Thomas-McCrary home. Brick. Built in several sections. The two-story core is the original 1824 home, with the single story additions dating from 1870. Includes a wooden smokehouse and commissary as outbuildings. Located at 356 McVille Lane in New Market, Ala.
The Cox-White-Faber House, built c. 1836 in the Federal style by architect George Steele. At one time had several service buildings that contained the kitchen, servants' quarters, the stable, and more. Only one large service building remains, presumed to be the smokehouse. The house underwent expansions in 1844 and again a few years later. A Greek Revival trim was added in the mid-1800s. Located at 312 White St., Huntsville, Alabama.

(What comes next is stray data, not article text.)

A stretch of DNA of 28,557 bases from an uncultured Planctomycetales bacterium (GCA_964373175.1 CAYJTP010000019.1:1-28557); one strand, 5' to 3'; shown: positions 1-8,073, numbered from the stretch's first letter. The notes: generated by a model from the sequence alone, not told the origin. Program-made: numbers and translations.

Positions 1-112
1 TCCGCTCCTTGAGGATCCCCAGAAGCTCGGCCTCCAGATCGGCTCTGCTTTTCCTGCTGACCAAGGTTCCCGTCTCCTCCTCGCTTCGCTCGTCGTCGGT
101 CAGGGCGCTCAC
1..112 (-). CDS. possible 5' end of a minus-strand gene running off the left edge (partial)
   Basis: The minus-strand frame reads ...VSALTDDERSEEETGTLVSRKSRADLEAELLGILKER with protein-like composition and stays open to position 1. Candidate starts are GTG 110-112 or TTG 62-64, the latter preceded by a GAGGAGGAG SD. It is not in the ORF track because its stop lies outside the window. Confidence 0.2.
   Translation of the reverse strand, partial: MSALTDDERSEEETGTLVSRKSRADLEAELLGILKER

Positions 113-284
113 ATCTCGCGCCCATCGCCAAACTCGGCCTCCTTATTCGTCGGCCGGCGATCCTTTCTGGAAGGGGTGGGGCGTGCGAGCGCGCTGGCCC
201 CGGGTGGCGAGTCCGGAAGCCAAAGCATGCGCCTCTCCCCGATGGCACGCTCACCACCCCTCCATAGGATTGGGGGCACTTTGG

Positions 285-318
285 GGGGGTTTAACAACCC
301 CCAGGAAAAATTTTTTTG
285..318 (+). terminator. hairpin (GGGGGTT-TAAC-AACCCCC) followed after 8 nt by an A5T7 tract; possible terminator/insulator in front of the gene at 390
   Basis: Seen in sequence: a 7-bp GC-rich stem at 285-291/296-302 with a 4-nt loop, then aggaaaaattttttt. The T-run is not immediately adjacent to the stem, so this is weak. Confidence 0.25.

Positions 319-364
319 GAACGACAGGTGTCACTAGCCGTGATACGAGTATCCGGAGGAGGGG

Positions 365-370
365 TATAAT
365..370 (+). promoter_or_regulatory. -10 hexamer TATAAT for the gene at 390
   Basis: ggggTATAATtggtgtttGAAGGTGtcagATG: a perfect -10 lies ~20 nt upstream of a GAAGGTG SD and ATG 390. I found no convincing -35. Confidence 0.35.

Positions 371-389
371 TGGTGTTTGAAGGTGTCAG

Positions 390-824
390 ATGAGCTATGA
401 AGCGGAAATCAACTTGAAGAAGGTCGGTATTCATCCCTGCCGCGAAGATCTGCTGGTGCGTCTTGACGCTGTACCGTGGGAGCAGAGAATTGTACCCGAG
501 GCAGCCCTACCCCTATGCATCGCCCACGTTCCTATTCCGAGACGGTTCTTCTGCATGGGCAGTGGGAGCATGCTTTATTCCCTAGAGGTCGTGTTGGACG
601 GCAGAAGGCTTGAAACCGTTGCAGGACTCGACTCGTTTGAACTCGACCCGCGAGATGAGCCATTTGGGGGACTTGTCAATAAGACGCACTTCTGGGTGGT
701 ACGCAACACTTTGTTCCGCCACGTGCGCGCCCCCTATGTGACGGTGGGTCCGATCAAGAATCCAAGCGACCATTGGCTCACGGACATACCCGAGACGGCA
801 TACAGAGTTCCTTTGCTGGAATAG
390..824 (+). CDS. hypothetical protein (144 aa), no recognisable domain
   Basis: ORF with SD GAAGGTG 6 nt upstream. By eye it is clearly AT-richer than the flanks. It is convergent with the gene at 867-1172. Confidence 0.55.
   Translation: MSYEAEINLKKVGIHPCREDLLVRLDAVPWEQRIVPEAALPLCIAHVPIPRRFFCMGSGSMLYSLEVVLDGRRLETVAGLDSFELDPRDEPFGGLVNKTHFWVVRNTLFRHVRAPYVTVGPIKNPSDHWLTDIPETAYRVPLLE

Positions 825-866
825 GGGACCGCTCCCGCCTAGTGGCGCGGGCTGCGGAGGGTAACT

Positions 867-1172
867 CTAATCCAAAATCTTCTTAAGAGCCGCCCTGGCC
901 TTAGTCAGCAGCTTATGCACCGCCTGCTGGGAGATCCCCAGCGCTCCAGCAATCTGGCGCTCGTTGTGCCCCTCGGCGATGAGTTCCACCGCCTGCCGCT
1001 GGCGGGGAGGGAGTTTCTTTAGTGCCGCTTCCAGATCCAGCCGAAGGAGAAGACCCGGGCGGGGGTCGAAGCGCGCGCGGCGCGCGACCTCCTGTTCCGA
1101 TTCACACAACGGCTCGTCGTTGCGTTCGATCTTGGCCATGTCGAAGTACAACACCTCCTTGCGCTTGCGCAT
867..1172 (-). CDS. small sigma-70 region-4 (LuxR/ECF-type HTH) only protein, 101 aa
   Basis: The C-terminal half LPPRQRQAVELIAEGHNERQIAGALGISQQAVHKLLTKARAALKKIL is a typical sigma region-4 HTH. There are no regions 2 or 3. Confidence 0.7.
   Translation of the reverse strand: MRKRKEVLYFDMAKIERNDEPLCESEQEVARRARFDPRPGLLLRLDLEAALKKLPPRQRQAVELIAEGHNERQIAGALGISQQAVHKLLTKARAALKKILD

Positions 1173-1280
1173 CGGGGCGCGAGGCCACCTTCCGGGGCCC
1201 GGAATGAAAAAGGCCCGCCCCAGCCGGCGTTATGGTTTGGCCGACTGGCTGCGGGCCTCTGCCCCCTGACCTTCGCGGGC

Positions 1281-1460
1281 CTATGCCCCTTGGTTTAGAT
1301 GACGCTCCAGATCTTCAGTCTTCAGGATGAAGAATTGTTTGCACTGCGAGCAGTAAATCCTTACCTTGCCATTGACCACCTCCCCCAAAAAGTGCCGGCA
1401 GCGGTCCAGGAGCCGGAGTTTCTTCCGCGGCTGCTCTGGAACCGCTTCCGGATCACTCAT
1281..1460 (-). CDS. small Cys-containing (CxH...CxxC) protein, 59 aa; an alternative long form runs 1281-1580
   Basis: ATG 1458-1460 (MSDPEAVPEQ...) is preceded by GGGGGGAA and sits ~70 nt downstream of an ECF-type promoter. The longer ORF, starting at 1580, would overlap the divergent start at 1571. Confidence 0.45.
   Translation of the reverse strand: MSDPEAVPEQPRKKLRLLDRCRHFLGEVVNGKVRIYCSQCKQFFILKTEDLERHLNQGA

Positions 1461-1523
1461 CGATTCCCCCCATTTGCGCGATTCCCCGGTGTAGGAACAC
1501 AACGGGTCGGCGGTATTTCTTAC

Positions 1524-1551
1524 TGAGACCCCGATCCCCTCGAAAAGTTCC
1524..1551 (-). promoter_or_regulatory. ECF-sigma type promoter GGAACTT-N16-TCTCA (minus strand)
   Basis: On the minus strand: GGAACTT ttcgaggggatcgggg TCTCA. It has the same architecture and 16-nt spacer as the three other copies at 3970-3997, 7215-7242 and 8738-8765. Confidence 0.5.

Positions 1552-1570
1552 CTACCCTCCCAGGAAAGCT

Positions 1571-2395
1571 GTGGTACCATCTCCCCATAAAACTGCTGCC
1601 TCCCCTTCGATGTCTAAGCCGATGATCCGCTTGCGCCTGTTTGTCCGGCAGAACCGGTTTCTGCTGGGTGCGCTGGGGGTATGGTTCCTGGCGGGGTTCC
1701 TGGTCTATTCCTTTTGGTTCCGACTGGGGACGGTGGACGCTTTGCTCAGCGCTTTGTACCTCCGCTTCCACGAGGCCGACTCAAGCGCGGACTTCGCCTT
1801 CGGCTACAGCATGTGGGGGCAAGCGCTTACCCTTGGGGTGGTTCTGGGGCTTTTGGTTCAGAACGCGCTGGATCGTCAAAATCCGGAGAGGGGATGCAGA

The Blevins-Mastin house, built c. 1835 by John Blevins. Greek revival plantation house. The house was eventually owned by the Church of Christ and used as a church by removing the entrance hall. Original walls and doors were replaced when converted back to a house. The church offered the house to Alabama Constitutional Village in 1994 and relocated to Williams and Fountain Circle, Huntsville. Originally at 3705 N. Parkway, Huntsville, Alabama.
Belle Mont, also known as the Henry Thornton Plantation, built c. 1828. Palladian-influenced Federal Period architecture. Located in Tuscumbia in Colbert County, Alabama. The first owner of the house was Alexander W. Mitchell, who was once a neighbor of Thomas Jefferson. There is some speculation that the designer of this home was the same designer of Jefferson's home Monticello.